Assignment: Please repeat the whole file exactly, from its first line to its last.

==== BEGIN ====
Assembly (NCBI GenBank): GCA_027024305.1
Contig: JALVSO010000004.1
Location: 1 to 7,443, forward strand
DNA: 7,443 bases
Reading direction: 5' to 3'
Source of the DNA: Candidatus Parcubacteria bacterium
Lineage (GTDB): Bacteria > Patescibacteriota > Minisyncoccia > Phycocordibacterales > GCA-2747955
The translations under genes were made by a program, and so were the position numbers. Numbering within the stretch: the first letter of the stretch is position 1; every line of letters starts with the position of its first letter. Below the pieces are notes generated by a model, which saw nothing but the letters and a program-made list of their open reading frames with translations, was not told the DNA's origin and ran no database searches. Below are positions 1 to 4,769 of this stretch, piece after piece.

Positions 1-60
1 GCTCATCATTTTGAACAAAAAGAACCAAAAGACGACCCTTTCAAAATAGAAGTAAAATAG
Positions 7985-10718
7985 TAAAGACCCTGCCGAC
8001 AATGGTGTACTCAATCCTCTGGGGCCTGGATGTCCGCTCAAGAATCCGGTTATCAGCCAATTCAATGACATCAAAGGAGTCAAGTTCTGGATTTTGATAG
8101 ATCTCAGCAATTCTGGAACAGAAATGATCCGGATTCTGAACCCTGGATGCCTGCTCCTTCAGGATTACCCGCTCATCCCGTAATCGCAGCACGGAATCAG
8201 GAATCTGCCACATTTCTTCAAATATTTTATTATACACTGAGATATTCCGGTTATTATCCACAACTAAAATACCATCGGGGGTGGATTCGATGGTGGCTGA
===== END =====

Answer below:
Assembly (NCBI GenBank): GCA_027024305.1
Contig: JALVSO010000004.1
Location: 1 to 7,443, forward strand
DNA: 7,443 bases
Reading direction: 5' to 3'
Source of the DNA: Candidatus Parcubacteria bacterium
Lineage (GTDB): Bacteria > Patescibacteriota > Minisyncoccia > Phycocordibacterales > GCA-2747955
The translations under genes were made by a program, and so were the position numbers. Numbering within the stretch: the first letter of the stretch is position 1; every line of letters starts with the position of its first letter. Below the pieces are notes generated by a model, which saw nothing but the letters and a program-made list of their open reading frames with translations, was not told the DNA's origin and ran no database searches. Below are positions 1 to 4,769 of this stretch, piece after piece.

Positions 1-60
1 GCTCATCATTTTGAACAAAAAGAACCAAAAGACGACCCTTTCAAAATAGAAGTAAAATAG
Positions 7985-10718
7985 TAAAGACCCTGCCGAC
8001 AATGGTGTACTCAATCCTCTGGGGCCTGGATGTCCGCTCAAGAATCCGGTTATCAGCCAATTCAATGACATCAAAGGAGTCAAGTTCTGGATTTTGATAG
8101 ATCTCAGCAATTCTGGAACAGAAATGATCCGGATTCTGAACCCTGGATGCCTGCTCCTTCAGGATTACCCGCTCATCCCGTAATCGCAGCACGGAATCAG
8201 GAATCTGCCACATTTCTTCAAATATTTTATTATACACTGAGATATTCCGGTTATTATCCACAACTAAAATACCATCGGGGGTGGATTCGATGGTGGCTGA